In a seminal decision, Delhi High Court, while deciding on the constitutionality of certain provisions of the Competition Act, 2002 (act), has given various observations on the remit of the Competition Commission of India (CCI). The decision arose from a batch of writ petitions filed primarily by passenger car manufacturers (petitioners), where the composition and powers of the CCI, as well as the composition of the erstwhile Competition Appellate Tribunal, were challenged. The petitioners had also challenged the order (auto-parts order) passed by the CCI imposing a penalty of approximately ₹254.5 billion (US$3.65 billion) on 14 passenger car manufacturers, including the petitioners, on the grounds that the order was passed under provisions of the act, which are unconstitutional.
The decision acknowledges the unique nature of proceedings before the CCI, which do not concern the resolution of lis (dispute) between parties in the traditional sense. The decision notes that the CCI “does not perform exclusive adjudicatory functions to be called a tribunal”, but is a body performing multiple functions which are administrative, advisory, advocacy, and quasi-judicial in nature. Being entrusted with a multitude of functions, it is not necessary for the CCI to have members with legal or judicial experience to perform these functions, the high court observed.
The high court also observed that inquiries by the CCI enter adjudicatory stage only after the Director General submits investigation reports and evidence-taking by the CCI is complete. All stages before that, including forming of prima facie opinion by the CCI, are administrative in nature. As adjudicatory proceedings have wide ramifications and far-reaching consequences, the high court has held that the CCI’s composition must consist of members with legal expertise or judicial experience for the CCI to adjudicate.
Notably, the Supreme Court, in the SAIL decision, had observed that a prima facie opinion formed by the CCI initiating an investigation is an order simpliciter and, therefore, is administrative in nature. Although the high court decision discusses prima facie orders in the context of the initiation of an investigation, it does not clarify if a prima facie order of the CCI concluding that an investigation is not warranted, would be administrative in nature. In the latter case, prima facie orders of the CCI closing a case are “final orders” and are also appealable, and such orders, arguably, may not be administrative in nature.
The high court has also looked at the “revolving door system” of participation of CCI members in proceedings to conclude that such a system can exist in terms of proviso to section 22(3) of the act. The decision, however, notes that once an investigation report is submitted by the DG and evidence-taking is complete, the case has to be put up for “final hearing”, and the members of the CCI presiding over final or substantial hearings and writing the final order must not change.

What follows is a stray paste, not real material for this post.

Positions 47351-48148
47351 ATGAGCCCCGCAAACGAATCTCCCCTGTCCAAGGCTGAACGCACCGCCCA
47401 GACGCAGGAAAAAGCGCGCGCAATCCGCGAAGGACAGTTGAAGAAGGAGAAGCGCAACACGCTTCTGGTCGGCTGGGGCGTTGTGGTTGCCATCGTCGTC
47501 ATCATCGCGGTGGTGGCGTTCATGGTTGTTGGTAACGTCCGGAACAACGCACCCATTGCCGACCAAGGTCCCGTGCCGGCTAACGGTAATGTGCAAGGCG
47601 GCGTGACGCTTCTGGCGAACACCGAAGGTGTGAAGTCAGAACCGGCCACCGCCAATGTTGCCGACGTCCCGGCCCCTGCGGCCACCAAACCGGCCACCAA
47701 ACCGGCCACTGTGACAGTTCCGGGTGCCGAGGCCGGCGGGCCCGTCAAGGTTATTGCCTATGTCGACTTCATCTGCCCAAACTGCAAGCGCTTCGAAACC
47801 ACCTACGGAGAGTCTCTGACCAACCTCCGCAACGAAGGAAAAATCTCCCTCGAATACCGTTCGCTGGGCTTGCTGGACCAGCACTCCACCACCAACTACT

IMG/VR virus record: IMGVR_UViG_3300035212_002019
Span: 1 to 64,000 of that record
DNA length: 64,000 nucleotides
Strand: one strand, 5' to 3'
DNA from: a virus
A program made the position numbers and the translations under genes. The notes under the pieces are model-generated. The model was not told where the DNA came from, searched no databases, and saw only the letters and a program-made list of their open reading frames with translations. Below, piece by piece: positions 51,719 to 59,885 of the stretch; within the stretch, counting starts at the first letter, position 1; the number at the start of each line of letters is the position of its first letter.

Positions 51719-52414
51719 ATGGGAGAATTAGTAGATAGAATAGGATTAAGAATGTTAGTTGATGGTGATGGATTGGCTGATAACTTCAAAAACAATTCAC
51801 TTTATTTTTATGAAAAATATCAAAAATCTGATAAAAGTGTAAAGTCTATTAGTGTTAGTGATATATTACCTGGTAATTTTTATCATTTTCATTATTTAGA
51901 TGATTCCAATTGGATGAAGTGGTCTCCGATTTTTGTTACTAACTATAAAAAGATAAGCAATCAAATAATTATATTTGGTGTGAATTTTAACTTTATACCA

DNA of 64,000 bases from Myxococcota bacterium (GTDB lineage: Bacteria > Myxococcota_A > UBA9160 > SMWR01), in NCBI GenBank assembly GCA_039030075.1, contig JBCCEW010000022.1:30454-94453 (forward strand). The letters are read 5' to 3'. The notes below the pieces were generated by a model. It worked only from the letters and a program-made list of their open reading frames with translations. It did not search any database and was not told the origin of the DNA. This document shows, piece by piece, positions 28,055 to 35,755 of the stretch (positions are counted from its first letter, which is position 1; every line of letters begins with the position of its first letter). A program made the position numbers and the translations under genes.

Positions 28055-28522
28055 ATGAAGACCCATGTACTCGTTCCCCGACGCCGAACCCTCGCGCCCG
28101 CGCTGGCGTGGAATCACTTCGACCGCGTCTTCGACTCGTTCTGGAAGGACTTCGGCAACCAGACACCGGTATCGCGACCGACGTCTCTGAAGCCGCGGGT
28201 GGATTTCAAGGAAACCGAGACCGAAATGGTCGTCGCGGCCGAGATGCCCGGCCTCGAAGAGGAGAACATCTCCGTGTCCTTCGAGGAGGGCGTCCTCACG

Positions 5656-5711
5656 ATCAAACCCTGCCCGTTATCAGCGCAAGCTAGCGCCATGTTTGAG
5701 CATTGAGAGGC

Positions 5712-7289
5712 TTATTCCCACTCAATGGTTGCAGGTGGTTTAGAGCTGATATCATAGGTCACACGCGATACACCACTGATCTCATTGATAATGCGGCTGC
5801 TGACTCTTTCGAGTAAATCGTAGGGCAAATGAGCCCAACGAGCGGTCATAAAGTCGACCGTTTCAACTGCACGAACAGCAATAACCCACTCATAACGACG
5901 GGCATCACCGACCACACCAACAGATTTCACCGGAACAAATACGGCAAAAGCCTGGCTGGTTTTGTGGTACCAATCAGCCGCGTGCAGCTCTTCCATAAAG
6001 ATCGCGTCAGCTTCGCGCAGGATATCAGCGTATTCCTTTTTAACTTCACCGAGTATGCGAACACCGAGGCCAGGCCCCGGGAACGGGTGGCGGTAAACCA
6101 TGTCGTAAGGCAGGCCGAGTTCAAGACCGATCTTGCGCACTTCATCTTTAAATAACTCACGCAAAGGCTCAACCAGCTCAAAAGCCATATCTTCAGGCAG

To ensure that final hearings are not vitiated by a change in composition of the CCI, the high court has observed that: 1) the CCI must ensure that a substantial number of members are present at “every substantial hearing and final hearing”, and 2) if the same bench cannot continue with the final hearing in a case then a new bench must hear the case afresh, even if the composition of the two benches is partly common.
In issuing these observations, the high court has not considered the fact that hearings leading up to the issuance of prima facie opinion or grant of injunctive relief would also be “substantial” hearings. Arguably, the composition of the CCI, for the purpose of forming a prima facie opinion or grant of injunctive relief, should also remain constant until the concerned stage is completed. Interestingly, the high court has also observed that the extent to which the composition of the CCI would affect its orders would depend on the facts and circumstances of the case. In fact, the court did not strike down the auto-parts order of the CCI, which was passed by a bench that did not have a judicial member.
This apart, the decision has also looked at the power conferred upon the chairperson or the presiding member of the CCI to have the last say in inquiries through “casting votes”. Referring to casting vote as an “anathema” to proceedings that are judicial in nature, on grounds that it vitiates fair procedure and subverts collegiality, the high court has struck down section 22(3) of the act.
Though the decision addresses several issues that plagued competition law enforcement in India, it also leaves open several questions on the procedure followed by the CCI. The lack of clarity on these issues may lead to further uncertainty in the implementation of the act.
Karan Singh Chandhiok and Vikram Sobti are partners and Lagna Panda is a senior associate at Chandhiok & Mahajan.
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